City may borrow for projects
January 05, 2011 | 09:00 AM
It appears as though the city of Lake Geneva may borrow up to $3.2 million to fund capital improvement projects during the next three years.
Council president Todd Krause asked aldermen during Monday's Committee of the Whole meeting to voice their opinion about a possible bonding and a two-page list of proposed capital projects. A majority of aldermen were in favor of borrowing, but which items, projects and a total still need to be discussed.
The capital improvement list, which was discussed during a nearly five-hour meeting last month, includes a new aerial ladder fire truck, police radios, street repair work, a plow truck and large mower. Those are some of the higher priced items. A new fire truck is expected to cost about $1 million, as is the street repair program over the three-year time span.
Less pricey items include protective firefighting gear, sirens for emergency government, software for municipal court, lighting and carpeting for the library, sidewalk grinding and truck replacements. The most capital improvement items are listed under the public works department requests.
Krause said with tight operating budgets, this is one of the only ways to pay for capital projects. He said he doesn't like to borrow money, but the city's streets and infrastructure have been ignored for too long.
"That would be a primary focus for me," Krause said of the street projects. "I don't know what's a wish list item and what's not. We need to borrow, but dissect it and look at what we need."
Most of his fellow aldermen agreed.
Aldermen Don Tolar, Tom Hartz, Bill Mott, Frank Marsala and Ellyn Kehoe said they were in favor of borrowing, but not sure about the total, yet. According to figures presented by City Administrator Dennis Jordan, the expected interest rate will probably be between 3.25 and 3.75 percent.
"I hate borrowing, but these are projects we need to do," Marsala said.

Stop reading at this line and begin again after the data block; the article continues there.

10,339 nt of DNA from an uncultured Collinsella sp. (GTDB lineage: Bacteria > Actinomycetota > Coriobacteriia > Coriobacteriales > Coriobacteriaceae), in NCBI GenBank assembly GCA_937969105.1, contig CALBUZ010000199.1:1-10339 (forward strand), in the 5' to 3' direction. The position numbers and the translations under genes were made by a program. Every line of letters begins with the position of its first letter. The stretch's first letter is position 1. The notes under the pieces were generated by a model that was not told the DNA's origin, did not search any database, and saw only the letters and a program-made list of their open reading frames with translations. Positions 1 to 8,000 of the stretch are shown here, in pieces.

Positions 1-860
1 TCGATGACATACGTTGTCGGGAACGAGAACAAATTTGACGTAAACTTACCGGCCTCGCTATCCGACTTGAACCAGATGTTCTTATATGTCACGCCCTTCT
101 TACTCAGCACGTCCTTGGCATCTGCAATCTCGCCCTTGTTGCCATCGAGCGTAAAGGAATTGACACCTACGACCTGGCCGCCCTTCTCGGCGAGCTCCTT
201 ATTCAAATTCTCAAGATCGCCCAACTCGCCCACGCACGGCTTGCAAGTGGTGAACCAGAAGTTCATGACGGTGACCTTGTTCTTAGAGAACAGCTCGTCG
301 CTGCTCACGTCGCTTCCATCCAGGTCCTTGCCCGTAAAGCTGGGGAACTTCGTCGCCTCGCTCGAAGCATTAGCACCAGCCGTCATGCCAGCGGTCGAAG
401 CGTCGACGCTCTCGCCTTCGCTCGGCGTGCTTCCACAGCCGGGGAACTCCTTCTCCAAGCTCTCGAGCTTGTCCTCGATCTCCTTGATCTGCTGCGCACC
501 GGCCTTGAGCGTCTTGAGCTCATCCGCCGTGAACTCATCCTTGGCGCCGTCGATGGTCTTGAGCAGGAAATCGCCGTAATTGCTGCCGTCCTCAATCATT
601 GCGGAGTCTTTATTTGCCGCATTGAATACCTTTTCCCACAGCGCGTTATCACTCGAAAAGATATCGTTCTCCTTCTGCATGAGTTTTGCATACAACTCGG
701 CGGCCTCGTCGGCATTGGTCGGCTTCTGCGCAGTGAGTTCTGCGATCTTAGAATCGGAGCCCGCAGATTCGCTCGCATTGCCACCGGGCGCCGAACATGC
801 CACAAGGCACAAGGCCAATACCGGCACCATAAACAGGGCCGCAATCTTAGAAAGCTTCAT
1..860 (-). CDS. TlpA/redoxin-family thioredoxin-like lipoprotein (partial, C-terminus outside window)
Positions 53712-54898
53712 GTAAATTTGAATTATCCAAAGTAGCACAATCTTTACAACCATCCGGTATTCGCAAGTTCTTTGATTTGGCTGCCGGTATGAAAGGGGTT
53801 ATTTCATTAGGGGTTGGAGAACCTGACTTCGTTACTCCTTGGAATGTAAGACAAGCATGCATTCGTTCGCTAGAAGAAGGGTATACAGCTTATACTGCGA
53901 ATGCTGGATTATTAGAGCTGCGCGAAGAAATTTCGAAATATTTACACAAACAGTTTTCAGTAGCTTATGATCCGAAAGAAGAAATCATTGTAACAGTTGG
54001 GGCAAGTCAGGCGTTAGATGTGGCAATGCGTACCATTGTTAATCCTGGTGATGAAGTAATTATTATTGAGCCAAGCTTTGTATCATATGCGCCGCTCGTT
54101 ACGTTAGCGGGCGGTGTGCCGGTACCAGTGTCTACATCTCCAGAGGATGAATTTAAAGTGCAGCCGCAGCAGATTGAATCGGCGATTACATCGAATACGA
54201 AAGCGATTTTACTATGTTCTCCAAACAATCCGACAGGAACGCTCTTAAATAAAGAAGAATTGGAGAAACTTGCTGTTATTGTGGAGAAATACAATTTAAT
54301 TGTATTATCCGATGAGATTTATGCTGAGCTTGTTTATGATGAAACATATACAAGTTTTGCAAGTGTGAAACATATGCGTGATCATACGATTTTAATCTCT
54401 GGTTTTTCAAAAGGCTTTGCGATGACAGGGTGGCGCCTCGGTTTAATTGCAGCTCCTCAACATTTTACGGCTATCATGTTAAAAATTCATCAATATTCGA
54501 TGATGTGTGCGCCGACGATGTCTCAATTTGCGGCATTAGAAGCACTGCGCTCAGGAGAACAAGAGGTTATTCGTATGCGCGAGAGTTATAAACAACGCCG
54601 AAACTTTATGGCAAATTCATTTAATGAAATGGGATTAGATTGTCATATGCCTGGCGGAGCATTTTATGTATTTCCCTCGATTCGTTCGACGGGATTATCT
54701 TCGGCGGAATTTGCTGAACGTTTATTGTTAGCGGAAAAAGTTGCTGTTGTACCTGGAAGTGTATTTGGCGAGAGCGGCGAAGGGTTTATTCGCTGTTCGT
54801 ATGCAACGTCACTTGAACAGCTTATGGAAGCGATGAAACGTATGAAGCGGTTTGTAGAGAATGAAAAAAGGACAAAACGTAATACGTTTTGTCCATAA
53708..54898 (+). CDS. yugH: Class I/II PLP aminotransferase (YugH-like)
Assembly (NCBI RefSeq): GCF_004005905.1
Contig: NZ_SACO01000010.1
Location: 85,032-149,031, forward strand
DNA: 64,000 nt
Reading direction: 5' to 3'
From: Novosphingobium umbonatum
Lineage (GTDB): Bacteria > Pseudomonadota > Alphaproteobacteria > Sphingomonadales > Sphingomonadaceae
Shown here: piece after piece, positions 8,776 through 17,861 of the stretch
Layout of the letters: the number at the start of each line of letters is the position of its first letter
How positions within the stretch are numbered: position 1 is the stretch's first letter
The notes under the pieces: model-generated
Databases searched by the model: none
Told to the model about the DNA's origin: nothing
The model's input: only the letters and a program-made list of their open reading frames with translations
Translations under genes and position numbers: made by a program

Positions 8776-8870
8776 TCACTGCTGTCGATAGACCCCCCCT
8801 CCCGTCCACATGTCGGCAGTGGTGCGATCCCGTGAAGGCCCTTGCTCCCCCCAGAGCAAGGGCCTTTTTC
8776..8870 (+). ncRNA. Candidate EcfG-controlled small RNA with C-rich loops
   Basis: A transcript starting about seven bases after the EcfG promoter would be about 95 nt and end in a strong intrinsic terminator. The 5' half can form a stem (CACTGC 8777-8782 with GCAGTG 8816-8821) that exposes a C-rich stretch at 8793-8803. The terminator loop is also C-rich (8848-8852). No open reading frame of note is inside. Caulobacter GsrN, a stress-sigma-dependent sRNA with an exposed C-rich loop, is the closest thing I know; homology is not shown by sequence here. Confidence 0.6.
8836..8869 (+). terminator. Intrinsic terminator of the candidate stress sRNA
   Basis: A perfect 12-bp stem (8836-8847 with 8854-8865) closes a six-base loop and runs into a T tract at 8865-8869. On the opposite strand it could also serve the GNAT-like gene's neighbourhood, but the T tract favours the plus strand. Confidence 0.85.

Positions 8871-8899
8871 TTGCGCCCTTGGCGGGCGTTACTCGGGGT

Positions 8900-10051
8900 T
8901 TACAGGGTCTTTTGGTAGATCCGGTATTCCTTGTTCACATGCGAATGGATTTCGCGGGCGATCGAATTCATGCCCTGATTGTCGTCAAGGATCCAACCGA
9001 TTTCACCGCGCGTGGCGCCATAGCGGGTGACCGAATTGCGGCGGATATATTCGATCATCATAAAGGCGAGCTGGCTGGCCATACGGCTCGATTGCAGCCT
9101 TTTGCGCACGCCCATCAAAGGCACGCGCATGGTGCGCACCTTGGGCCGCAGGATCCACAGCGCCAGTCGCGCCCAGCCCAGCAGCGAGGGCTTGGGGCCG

Mott, Hartz and Tolar said they are in favor of borrowing, but a close analysis of the list must be made to determine which spending is necessary.
"I can see borrowing some," Tolar said.
"I am in favor of borrowing, but the individual items need to be discussed and prioritized later," Mott said.
Alderwomen Mary Jo Fesenmaier and Arleen Krohn both said they are not in favor of borrowing $3.2 million. Fesenmaier said she would consider looking at a list if the price tag was less.
Krohn said she believed some of the items on the list are not necessary and more "wish list" material.
Following a question from Krause, City Administrator Dennis Jordan said no referendum is needed to borrow the funds or complete any of the projects. There is direct legislation in the city which requires any public works construction of more than $1.1 million go to the voters in a referendum. He said none of the projects exceed that total.
Based on the council members' responses, Krause said he believed the consensus was to move forward with the idea to borrow, but with an unknown total and unknown project list for now.
He told aldermen to "dissect" and "rank" each of the items on the list provided by Jordan. He told them to rank items from urgent to wish and submit the information to him. The list will be recompiled and it will be discussed at the Jan. 24, Finance, License and Regulation Committee meeting.